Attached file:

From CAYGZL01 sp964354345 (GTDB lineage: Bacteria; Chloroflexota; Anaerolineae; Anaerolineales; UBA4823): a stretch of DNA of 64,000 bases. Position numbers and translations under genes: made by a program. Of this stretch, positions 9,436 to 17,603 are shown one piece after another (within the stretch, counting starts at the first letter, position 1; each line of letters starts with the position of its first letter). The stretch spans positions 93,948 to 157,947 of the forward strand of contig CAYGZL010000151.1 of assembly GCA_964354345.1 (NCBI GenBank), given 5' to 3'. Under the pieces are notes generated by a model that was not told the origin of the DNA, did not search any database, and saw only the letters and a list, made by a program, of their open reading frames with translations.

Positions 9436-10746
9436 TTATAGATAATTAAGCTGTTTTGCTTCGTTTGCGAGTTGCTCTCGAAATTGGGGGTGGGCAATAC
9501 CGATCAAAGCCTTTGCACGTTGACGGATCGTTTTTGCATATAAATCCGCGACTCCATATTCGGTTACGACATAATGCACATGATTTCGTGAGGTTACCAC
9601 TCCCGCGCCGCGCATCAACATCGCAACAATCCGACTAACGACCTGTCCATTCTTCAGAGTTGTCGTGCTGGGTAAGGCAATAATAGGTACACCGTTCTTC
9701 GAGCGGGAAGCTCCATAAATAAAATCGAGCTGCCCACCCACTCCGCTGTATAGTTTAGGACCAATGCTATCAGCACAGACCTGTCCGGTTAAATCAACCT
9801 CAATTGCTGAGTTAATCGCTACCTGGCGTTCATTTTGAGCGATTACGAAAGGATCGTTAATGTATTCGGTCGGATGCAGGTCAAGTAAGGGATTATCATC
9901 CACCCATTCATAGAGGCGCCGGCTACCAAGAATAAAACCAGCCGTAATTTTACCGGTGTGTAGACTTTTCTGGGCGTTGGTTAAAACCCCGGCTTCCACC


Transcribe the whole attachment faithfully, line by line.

From CAYGZL01 sp964354345 (GTDB lineage: Bacteria; Chloroflexota; Anaerolineae; Anaerolineales; UBA4823): a stretch of DNA of 64,000 bases. Position numbers and translations under genes: made by a program. Of this stretch, positions 9,436 to 17,603 are shown one piece after another (within the stretch, counting starts at the first letter, position 1; each line of letters starts with the position of its first letter). The stretch spans positions 93,948 to 157,947 of the forward strand of contig CAYGZL010000151.1 of assembly GCA_964354345.1 (NCBI GenBank), given 5' to 3'. Under the pieces are notes generated by a model that was not told the origin of the DNA, did not search any database, and saw only the letters and a list, made by a program, of their open reading frames with translations.

Positions 9436-10746
9436 TTATAGATAATTAAGCTGTTTTGCTTCGTTTGCGAGTTGCTCTCGAAATTGGGGGTGGGCAATAC
9501 CGATCAAAGCCTTTGCACGTTGACGGATCGTTTTTGCATATAAATCCGCGACTCCATATTCGGTTACGACATAATGCACATGATTTCGTGAGGTTACCAC
9601 TCCCGCGCCGCGCATCAACATCGCAACAATCCGACTAACGACCTGTCCATTCTTCAGAGTTGTCGTGCTGGGTAAGGCAATAATAGGTACACCGTTCTTC
9701 GAGCGGGAAGCTCCATAAATAAAATCGAGCTGCCCACCCACTCCGCTGTATAGTTTAGGACCAATGCTATCAGCACAGACCTGTCCGGTTAAATCAACCT
9801 CAATTGCTGAGTTAATCGCTACCTGGCGTTCATTTTGAGCGATTACGAAAGGATCGTTAATGTATTCGGTCGGATGCAGGTCAAGTAAGGGATTATCATC
9901 CACCCATTCATAGAGGCGCCGGCTACCAAGAATAAAACCAGCCGTAATTTTACCGGTGTGTAGACTTTTCTGGGCGTTGGTTAAAACCCCGGCTTCCACC